Flashcards in BRS Embryology - Week 1 Deck (10)
A 20-year-old woman presents at the emer- gency department with severe abdominal pain on the right side with signs of internal bleeding. She indicated that she has been sex- ually active without contraception and missed her last menstrual period. Based on this infor- mation, which of the following disorders must be included as an option in the diagnosis?
(A) Ovarian cancer
(D) Ectopic tubal pregnancy
Ectopic tubal pregnancy must always be an option in the diagnosis when a woman in her reproductive years presents with such symptoms. Ninety percent of ectopic implanta- tions occur in the uterine tube. Ectopic tubal pregnancies result in rupture of the uterine tube and internal hemorrhage, which presents a major threat to the woman’s life. The uterine tube and embryo must be surgically removed. The symptoms may sometimes be confused with appendicitis.
When does a secondary oocyte complete its second meiotic division to become a mature ovum?
(A) At ovulation
(B) Before ovulation
(D) At puberty
(E) Before birth
At ovulation, a secondary oocyte begins meiosis II, but this division is arrested at metaphase. The secondary oocyte will remain arrested in metaphase until a sperm pene- trates it at fertilization. Therefore, the term “mature ovum’” is somewhat of a misnomer because it is a secondary oocyte that is fertilized, and, once fertilized, the new diploid cell is known as a zygote. If fertilization does not occur, the secondary oocyte degenerates.
How soon after fertilization occurs within the uterine tube does the blastocyst begin implantation?
(A) Within minutes
(B) By 12 hours
(C) By day 1
(D) By day 2
(E) By day 7
The blastocyst begins implantation by day 7 after fertilization.
Where does the blastocyst normally implant?
(A) Functional layer of the cervix
(B) Functional layer of the endometrium
The blastocyst implants in the functional layer of the uterine endometrium. The uterus is composed of the perimetrium, myometrium, and endometrium. Two layers are identi- fied within the endometrium: (1) the functional layer, which is sloughed off at menstrua- tion, and (2) the basal layer, which is retained at menstruation and serves as the source of regeneration of the functional layer. During the progestational phase of the menstrual cycle, the functional layer undergoes dramatic changes; uterine glands enlarge and vascu- larity increases in preparation for blastocyst implantation.
Which of the following events is involved in cleavage of the zygote during week 1 of development?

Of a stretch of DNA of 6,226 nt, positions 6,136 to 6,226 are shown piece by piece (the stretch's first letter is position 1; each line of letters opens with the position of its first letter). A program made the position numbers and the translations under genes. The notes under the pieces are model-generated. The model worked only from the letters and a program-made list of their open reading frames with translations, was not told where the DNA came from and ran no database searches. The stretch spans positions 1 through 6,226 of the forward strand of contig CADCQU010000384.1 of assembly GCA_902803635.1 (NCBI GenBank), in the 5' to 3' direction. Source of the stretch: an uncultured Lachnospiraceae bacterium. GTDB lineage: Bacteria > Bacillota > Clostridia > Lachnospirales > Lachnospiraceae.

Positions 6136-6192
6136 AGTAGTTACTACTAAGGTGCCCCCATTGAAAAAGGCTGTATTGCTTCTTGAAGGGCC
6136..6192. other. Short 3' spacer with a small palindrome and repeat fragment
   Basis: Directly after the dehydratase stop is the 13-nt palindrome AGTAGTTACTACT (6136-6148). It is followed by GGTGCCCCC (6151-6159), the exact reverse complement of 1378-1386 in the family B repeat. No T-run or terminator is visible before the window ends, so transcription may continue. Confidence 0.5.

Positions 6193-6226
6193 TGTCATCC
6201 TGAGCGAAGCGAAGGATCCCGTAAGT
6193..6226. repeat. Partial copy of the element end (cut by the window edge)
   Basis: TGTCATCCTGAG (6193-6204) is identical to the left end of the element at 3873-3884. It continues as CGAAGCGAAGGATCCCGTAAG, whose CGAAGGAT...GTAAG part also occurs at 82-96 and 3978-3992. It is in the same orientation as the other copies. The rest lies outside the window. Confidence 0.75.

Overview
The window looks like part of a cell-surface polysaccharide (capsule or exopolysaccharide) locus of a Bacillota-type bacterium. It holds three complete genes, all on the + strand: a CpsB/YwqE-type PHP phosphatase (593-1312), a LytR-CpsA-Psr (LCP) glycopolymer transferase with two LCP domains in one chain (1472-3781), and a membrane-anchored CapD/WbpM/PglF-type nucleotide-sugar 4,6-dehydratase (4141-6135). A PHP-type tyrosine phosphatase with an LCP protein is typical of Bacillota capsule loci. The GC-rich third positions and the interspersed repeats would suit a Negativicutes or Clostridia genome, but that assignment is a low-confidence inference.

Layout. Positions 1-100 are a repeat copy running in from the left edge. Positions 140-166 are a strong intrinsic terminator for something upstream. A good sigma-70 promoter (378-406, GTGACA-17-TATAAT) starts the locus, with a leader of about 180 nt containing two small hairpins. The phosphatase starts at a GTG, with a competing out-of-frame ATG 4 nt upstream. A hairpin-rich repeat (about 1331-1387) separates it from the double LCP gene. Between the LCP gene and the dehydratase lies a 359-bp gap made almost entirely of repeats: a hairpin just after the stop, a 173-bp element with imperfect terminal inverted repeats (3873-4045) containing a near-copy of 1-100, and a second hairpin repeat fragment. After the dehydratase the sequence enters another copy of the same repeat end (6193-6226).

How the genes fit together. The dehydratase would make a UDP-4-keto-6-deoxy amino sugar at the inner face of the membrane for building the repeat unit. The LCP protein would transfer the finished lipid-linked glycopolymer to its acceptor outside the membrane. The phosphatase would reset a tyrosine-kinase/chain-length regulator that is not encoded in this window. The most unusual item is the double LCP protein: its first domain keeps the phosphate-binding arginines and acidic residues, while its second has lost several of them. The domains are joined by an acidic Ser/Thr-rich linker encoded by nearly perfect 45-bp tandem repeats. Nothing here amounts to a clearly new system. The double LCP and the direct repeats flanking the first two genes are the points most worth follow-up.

(A) A series of meiotic divisions forming blastomeres
(B) Production of highly differentiated blastomeres
(C) An increased cytoplasmic content of blastomeres
(D) An increase in size of blastomeres
(E) A decrease in size of blastomeres
Cleavage is a series of mitotic divisions by which the large amount of zygote cytoplasm is successively partitioned among the newly formed blastomeres. Although the number of blastomeres increases during cleavage, the size of individual blastomeres decreases until they resemble adult cells in size.
Which of the following structures must degenerate for blastocyst implantation to occur?
(A) Endometrium in progestational phase
(B) Zona pellucida
(E) Functional layer of the endometrium
The zona pellucida must degenerate for implantation to occur. Early cleavage states of the blastula are surrounded by a zona pellucida, which prevents implantation in the uterine tube.
Which of the following is the origin of the mitochondrial DNA of all human adult cells?
(A) Paternal only
(B) Maternal only
(C) A combination of paternal and maternal
(D) Either paternal or maternal
(E) Unknown origin
The mitochondrial DNA of all human adult cells is of maternal origin only. In human fertilization, the entire sperm enters the secondary oocyte cytoplasm. However, sperm mitochondria degenerate along with the sperm’s tail. Therefore, only mitochondria present within the secondary oocyte (maternal) remain in the fertilized zygote.
Individual blastomeres were isolated from a blastula at the 4-cell stage. Each blastomere was cultured in vitro to the blastocyst stage and individually implanted into four pseudo- pregnant foster mothers. Which of the follow- ing would you expect to observe 9 months later?
(A) Birth of one baby
(B) Birth of four genetically different babies
(C) Birth of four genetically identical babies
(D) Birth of four grotesquely deformed babies
(E) No births
This scenario would result in four genetically identical children. Blastomeres at the 4- to 8-cell stage are totipotent, that is, capable of forming an entire embryo. Since blastomeres arise by mitosis of the same cell (zygote), they are genetically identical. This phenomenon is important in explaining monozygotic (identical) twins. About 30% of monozygotic twins arise by early separation of blastomeres. The remaining 70% originate at the end of week 1 of development by a splitting of the inner cell mass.
Embryonic carcinoma (EC) cells were isolated from a yellow-coated mouse with a teratocarcinoma. The EC cells were then microinjected into the inner cell mass of a blastocyst isolated from a black-coated mouse. The blastocyst was subsequently implanted into the uterus of a white-coated foster mouse. Which of the following would be observed after full-term pregnancy?
(A) A yellow-coated offspring
(B) A black-coated offspring
(C) A white-coated offspring
(D) A yellow- and black-coated offspring
(E) A yellow-and white-coated offspring
This scenario would result in a yellow- and black-coated offspring. Because EC cells and inner cell mass cells have very similar biochemical characteristics, they readily mix with each other, and development proceeds unencumbered. Because the mixture contains cells with yellow-coat genotype and black-coat genotype, offspring with coats of two col- ors (yellow and black) will be produced. The offspring are known as mosaic mice.